Little Caesars is testing out a plant-based Impossible pizza
(CNN) -- Little Caesars is joining the plant-based protein trend with a pizza topped with non-meat sausage.
The pizza chain said Monday that it is testing out the Impossible Supreme pizza — topped with a meatless sausage made by Impossible Foods — in Florida, New Mexico and Washington state.
Consumers are increasingly interested in eating plant-based protein for health and environmental reasons, and the market for meat-like, but meatless, protein is growing. By 2023, the US meat-substitute retail market could reach $2.5 billion, compared to $1.4 billion last year, according to the research firm Euromonitor International. Globally, the market could grow from about $18.7 billion in 2018 to $23 billion in 2023, according to Euromonitor International.
Restaurant chains are hoping to get a piece of that pie. Burger King, White Castle, Qdoba, Carl's Jr., Bareburger and others sell items featuring plant-based protein in US markets. McDonald's is selling a meatless burger in Europe, and Tim Horton's recently announced that it is testing out three breakfast sandwiches with plant-based sausages made by Beyond Meat, Impossible's competitor, in Canada.
The plant-based sausage is a first for Impossible, and was designed to appeal to Little Caesars customers.
Little Caesars started working with Impossible to develop a menu item featuring a plant-based protein in October, Ed Gleich, the pizza company's chief innovation officer, told CNN Business. The company started paying attention to the trend earlier, when it noticed that more meat eaters were swapping out meat for vegetarian alternatives.
"These kind of flexitarians have been growing in nature," he said. "They're not hard core" vegans or vegetarians, but "they're more adventurous" in their choices. The Impossible Supreme pizza is designed to appeal to meat eaters, and isn't vegan (it's topped with cheese, along with the fake sausage and other items).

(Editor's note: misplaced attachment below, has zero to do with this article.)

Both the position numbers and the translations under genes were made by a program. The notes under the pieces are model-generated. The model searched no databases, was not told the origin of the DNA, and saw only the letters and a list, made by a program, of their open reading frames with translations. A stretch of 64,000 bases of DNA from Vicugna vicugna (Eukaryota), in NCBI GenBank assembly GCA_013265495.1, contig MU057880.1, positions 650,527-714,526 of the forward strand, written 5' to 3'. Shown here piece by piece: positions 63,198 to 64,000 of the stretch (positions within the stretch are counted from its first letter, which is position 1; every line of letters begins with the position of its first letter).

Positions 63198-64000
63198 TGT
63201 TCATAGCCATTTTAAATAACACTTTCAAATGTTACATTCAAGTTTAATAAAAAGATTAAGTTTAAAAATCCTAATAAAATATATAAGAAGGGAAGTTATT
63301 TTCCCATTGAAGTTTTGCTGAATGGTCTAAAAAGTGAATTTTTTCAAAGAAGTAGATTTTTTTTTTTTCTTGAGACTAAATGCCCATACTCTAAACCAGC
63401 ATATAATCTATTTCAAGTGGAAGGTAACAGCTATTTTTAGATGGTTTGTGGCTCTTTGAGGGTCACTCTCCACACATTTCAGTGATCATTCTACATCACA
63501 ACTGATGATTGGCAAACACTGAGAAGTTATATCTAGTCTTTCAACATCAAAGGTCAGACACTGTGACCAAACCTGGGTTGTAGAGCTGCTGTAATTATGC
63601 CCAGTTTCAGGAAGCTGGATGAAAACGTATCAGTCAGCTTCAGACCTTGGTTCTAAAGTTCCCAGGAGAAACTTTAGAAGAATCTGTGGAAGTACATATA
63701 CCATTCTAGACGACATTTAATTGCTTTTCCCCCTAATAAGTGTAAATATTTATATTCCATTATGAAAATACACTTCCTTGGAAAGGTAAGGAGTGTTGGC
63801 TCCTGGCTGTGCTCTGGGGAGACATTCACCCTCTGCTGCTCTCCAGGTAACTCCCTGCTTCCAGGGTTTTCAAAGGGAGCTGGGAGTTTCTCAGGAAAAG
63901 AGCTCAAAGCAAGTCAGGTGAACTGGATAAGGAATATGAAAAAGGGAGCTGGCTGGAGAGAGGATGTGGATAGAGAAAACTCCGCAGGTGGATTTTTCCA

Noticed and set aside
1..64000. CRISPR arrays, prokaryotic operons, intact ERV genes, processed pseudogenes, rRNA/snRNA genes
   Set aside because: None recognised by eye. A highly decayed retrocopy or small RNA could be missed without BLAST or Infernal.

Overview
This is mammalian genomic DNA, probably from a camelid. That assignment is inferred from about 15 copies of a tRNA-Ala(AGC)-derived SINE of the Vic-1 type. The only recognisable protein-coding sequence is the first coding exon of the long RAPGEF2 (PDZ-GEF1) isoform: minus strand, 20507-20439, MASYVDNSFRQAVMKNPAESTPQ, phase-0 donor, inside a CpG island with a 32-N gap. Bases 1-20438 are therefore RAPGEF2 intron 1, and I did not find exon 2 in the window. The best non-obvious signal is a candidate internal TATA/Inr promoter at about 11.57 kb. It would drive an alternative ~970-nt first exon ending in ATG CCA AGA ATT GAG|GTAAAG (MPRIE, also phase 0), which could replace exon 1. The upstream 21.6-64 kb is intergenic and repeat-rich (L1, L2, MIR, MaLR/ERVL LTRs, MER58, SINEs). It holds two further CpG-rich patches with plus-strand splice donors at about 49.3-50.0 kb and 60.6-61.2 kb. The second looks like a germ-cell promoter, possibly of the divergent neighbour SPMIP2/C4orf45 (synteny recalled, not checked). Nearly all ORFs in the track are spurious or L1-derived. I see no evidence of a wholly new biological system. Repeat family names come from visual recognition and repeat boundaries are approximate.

Every Little Caesars product has to appeal "to our loyal, mostly carnivorous, fans," said Little Caesars president and CEO David Scrivano in a statement, adding that "this is likely just the beginning of plant-based menu items from Little Caesars."
At first, the plan was to add Impossible's signature plant-based beef patty to Little Caesars pizzas. But Little Caesars shared with Impossible that more customers order sausage-topped pizzas than beef-topped pizzas, so Impossible came up with a new product. Gleich said he was pleasantly surprised.
"Normally companies want to sell you the product they have," he said, "not a product they've got to get out and put some R&D time in, and put resources against and develop."
Impossible customers have been asking the company to make a sausage product for years, Impossible CEO Patrick Brown said in a statement, adding that Impossible came up with 50 prototypes for Little Caesars.
Impossible's protein is designed to be flexible and customizable, Impossible CFO David Lee told CNN Business. Seasoning and cooking methods can help make the protein taste and feel like a sausage, a burger, or something else.
Little Caesars plans to test the product for about four weeks in the three markets where it is available before deciding whether to roll out the product more broadly, Gleich said. If the chain, which has stores in 50 states, does decide to add the menu item to all locations, Impossible could struggle to fill the orders.
Impossible said last month that it is running out of product because demand for its patties is so high. Impossible serves about 7,000 locations, and that figure is expected to at least double this year as Burger King makes its Impossible Whopper available nationally.
To help meet demand, Impossible plans to open more manufacturing facilities and hire more employees. Recently, the private company announced that it has raised another $300 million in funding. It has raised over $750 million since launching in 2011.
But "we haven't solved the problem," of shortages, Lee said, adding that he thinks Impossible will continue to struggle to meet "sky-rocketing" demand for some time.
"We are continuing to spare no expense and attempt to add capacity every day," he said.
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